The suburban streets of Adelaide are deserted and cold, and the shrivelled brown leaves blowing around April’s* feet are not recognisable as those which just a few weeks ago had set the trees on fire with their vibrant oranges and reds. She trudges along, backpack weighing her down as she executes the lockdown routine she has established: walking within the 2.5km allowed for exercise, while buying her ‘essentials’ at the same time. She is aware that not everything she carries in her backpack is ‘essential’, and smiles at what seems like a small victory.
April is employed part-time in administrative work, and also has a role as a volunteer for Prison Fellowship Australia. As she ambles down the street, the ongoing sense of heaviness seems to lurk just below the surface, and now manifests as she reflects on a world not only reeling from a relentless infectious disease, but from floods and fires, hunger and poverty, war and cruelty, greed and an insatiable pursuit of power. A world that is suffering and in pain; a world that in many ways is grappling with the unknown and the unprecedented; a world that is divided and separated, desperately hurting, desperately trying to stay connected.
This hope of staying connected gives a brief glimpse into the lives of those in prison; those separated and set apart from the rest of society because they have broken the law. But they are not really separated, because they are now thrust into ‘communities’ of fellow inmates, where having broken the law may be the only thing that the ‘inside community’ has in common, and they remain on the outside even though they are inside.
April ponders the mutual experience of ‘separation’ for those inside and outside of prison. The common pain and grief of not being allowed at the bedside of a dying loved one; of not being there for the birth of a child; of not seeing an ageing grandparent; of not being present. The overwhelming thought that life, as it was, may never be regained seems very real here on the outside, in this hurting world. April asks, “Lord, what can be done for this common humanity, who is divided and separated? What is there that is not transient and momentary, often motivated by token, superficial gestures? The ‘let me know if I can do anything for you’ which has no real substance, or intention, or investment?”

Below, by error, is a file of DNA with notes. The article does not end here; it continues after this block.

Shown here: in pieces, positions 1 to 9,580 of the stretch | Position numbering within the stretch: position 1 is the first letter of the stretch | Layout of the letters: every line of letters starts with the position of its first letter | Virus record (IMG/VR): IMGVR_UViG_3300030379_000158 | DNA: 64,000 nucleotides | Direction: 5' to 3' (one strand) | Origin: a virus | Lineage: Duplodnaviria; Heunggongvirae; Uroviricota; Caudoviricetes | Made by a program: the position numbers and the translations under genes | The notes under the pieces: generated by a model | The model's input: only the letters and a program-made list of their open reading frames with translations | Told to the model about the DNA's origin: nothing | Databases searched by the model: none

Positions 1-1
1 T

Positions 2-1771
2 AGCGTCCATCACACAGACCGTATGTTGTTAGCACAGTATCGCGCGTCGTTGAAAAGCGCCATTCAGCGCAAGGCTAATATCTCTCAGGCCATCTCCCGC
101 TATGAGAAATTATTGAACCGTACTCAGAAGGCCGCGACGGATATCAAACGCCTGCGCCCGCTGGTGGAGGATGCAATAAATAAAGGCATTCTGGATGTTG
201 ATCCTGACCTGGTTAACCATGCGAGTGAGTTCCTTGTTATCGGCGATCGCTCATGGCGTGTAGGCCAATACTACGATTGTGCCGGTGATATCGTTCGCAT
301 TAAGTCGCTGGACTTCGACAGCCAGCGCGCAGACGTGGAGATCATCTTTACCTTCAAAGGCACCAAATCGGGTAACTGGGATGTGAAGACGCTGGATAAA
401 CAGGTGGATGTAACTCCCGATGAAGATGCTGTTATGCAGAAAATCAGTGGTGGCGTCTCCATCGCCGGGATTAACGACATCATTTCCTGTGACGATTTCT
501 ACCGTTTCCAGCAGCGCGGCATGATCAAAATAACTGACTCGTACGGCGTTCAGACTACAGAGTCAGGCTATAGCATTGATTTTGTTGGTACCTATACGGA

She reflects on the true motivations of her own heart as a volunteer visiting inmates in prison.
The trudging continues, and with it comes the regret, just a small regret mind you, about the weight of too many ‘non-essentials’ in her backpack. But April is spurred on by the transient gratification they will bring when she gets home. ‘So what do You want right now Lord, in the midst of all this? In the midst of the helplessness, and the uncertainty, and the loss of hope, and the grief. What do You want?’
The words in her head are almost defiant.
And unlike the cold wind blowing around her, the reply that seems to come is like a warm, gentle breeze: ‘What I have always wanted, for each and every one of My Beloved; to come to Me, and walk with Me, and talk with Me.’
She straightens up. Her backpack does not seem so heavy now. She smiles as she basks in the reassurance of knowing that if this is the heart of the Creator God, then He will provide. And it is not over the hurting, burdened world that she must ruminate; she must just be ready for the God-syncronised encounters to authentically share His Heart, one person at a time, inside or out.
Bringing the assurance of community with other believers, and a relationship with God, from which one can never be separated.
“Come to me, all you who are weary and burdened, and I will give you rest. Take my yoke upon you and learn from me, for I am gentle and humble in heart, and you will find rest for your souls. For my yoke is easy and my burden is light.”
Yvonne Smuts – Staff Writer